The Mothers Of Reinvention
Originally published by Christopher Lochhead, host of the Legends and Losers Podcast, in his book, Niche Down: How To Become Legendary By Being Different.
Legendary category designers never stop reminding the world that they created the category. That they are the standard by which all others must be compared. And that they haven’t stopped looking at the original problem from new angles.
Take the story of GOJO Industries. You might not know this privately held company’s name, but you’ll recognize the name of its most famous product.
In 1997, GOJO, with its introduction of the consumer edition of Purell20, convinced millions of parents and germaphobes that we should use “hand sanitizer” before and after we touch anything. Refuse to do so at your own peril!
In 1996, none of us even knew we needed hand sanitizer.
Today, millions of people carry the stuff with them everywhere.
Hospitals and doctors’ offices worship it via dispensers hanging on the walls. You can find bottles scattered on hotel check-in counters and at the start of restaurant and cruise-ship buffet lines.
It’s even tough to make it through boot camp without being exposed to the brand: the military is a huge customer.
At its height, Purell owned21 an estimated 70 percent of the hand-sanitizer-market category. (There was a brief change in ownership, but that’s a story for another book.) Its name is the one to beat for mindshare22. The brand that all other hand sanitizers are compared to.
There’s a corollary: The bigger and more urgent the problem, the more time and money people will invest to solve it.
You don’t want to be walking around with unsanitary hands now, do you?
The “overnight” success story behind Purell maker GOJO actually began almost 40 years earlier, in World War II-era Akron, Ohio, with a simple problem identified by tire factory worker Goldie Lippman — it was super difficult to get carcinogenic substances like graphite, carbon and tar off her hands with regular bar soap after a production shift.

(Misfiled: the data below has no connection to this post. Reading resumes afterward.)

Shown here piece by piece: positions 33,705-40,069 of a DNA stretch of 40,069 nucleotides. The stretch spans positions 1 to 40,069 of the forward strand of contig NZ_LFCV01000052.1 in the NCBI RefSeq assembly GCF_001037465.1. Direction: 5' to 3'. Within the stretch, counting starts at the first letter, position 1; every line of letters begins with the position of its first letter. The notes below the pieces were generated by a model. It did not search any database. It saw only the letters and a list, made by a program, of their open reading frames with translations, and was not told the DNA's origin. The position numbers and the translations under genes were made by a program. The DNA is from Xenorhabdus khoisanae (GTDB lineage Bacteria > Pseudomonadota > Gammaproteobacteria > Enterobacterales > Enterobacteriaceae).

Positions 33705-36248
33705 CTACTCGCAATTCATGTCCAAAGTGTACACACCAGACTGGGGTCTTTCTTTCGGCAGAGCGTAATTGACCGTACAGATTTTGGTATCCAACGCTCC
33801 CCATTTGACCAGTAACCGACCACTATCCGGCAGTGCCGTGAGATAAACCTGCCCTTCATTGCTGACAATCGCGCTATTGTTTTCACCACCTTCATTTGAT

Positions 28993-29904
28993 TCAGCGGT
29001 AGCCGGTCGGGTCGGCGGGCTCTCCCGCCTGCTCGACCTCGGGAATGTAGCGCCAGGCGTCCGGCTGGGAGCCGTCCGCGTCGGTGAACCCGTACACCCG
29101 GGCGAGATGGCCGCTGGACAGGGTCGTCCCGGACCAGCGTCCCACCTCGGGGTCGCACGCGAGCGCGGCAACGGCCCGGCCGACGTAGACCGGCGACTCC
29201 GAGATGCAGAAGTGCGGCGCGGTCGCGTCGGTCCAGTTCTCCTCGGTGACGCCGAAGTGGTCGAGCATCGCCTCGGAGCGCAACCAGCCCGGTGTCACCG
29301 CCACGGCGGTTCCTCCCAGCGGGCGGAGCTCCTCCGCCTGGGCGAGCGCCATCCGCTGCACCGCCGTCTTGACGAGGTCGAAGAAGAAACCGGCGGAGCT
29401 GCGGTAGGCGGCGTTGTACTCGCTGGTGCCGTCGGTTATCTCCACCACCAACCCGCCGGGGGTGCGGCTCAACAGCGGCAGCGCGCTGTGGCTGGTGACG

You had to use benzene, which was irritating. Women, in particular, were interested in an alternative23 because who wants red, smelly hands?
That problem inspired Goldie’s husband Jerry, who invented a formulation that was less harsh and that was delivered in liquid form. The two entrepreneurs mixed up the product using a washing machine and packaged the soap in pickle jars pilfered from local restaurants.
Yes friends, GOJO (the company’s name is a mash-up of the founders’ first names) was also the designer of the “liquid-hand-soap” category! Before GOJO, most individuals used “bar soap” to scrub their hands, faces, feet, clothes.
And the venture also came up with a way of controlling portions, so that it was more cost-effective for business owners to buy the product.
Today, more than 70 years later, GOJO’s identity is still synonymous with the hygienic benefits of keeping your hands clean.
That’s true in large part because it has never stopped thinking about the original problem and new ways of addressing it. “You don’t go up against the giants unless you have a category-defining brand,” GOJO’s current CEO, Joe Kanfer, (the Lippmans’s nephew) told The New Yorker24 for a corporate profile published in 2013.
Where do entrepreneurial epiphanies come from?
The corollary to the Einstein observation that opens this chapter is this second life lesson from the legendary physicist:
“We cannot solve our problems with the same thinking we used when we created them.”
For a sense of what that means, let’s peek inside the weird* (we love weird!) brain of Sara Blakely, the former fax-machine salesperson who founded Spanx and who became the youngest self-made billionaire25 of any gender in the United States at age 41.
All because she turned her personal clothing habit — cutting the feet out of her pantyhose — into a wildly successful new undergarment category.
Sara worked on her idea for two years (while still selling fax machines and spending more than $5,000 of her savings on research) before she would discuss it with anyone.